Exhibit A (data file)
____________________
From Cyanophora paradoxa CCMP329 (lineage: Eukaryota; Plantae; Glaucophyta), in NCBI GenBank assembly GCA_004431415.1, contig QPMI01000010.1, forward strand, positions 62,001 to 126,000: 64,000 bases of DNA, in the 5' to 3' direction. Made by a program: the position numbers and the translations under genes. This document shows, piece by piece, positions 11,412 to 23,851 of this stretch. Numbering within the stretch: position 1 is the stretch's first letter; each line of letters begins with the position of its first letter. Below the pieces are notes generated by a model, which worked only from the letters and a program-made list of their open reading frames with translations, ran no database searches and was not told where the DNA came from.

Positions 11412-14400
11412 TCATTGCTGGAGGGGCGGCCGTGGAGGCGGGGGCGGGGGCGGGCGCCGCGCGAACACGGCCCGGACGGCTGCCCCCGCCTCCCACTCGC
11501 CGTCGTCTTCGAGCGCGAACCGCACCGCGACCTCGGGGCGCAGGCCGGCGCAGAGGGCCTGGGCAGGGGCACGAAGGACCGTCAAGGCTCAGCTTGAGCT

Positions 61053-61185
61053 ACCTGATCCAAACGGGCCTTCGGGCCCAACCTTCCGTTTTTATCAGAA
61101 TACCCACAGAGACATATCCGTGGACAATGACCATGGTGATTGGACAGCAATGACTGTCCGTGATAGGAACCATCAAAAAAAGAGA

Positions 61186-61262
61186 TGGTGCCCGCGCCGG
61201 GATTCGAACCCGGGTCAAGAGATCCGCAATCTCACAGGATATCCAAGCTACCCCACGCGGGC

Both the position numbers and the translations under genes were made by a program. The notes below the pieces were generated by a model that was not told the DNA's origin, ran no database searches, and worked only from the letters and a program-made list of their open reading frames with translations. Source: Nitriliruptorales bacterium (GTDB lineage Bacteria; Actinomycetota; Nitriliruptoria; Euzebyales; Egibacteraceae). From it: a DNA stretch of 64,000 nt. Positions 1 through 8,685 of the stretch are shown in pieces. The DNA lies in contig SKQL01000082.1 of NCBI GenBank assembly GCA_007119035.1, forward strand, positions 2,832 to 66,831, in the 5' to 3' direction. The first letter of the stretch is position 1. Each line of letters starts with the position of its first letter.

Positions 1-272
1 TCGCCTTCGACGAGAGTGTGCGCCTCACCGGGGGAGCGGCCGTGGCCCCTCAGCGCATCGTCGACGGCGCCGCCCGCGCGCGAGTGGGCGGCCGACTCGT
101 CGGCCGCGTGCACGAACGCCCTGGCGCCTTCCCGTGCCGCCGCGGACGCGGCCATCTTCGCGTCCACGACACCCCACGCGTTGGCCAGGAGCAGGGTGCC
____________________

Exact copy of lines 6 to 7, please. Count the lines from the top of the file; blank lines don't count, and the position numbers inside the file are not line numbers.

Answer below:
61053 ACCTGATCCAAACGGGCCTTCGGGCCCAACCTTCCGTTTTTATCAGAA
61101 TACCCACAGAGACATATCCGTGGACAATGACCATGGTGATTGGACAGCAATGACTGTCCGTGATAGGAACCATCAAAAAAAGAGA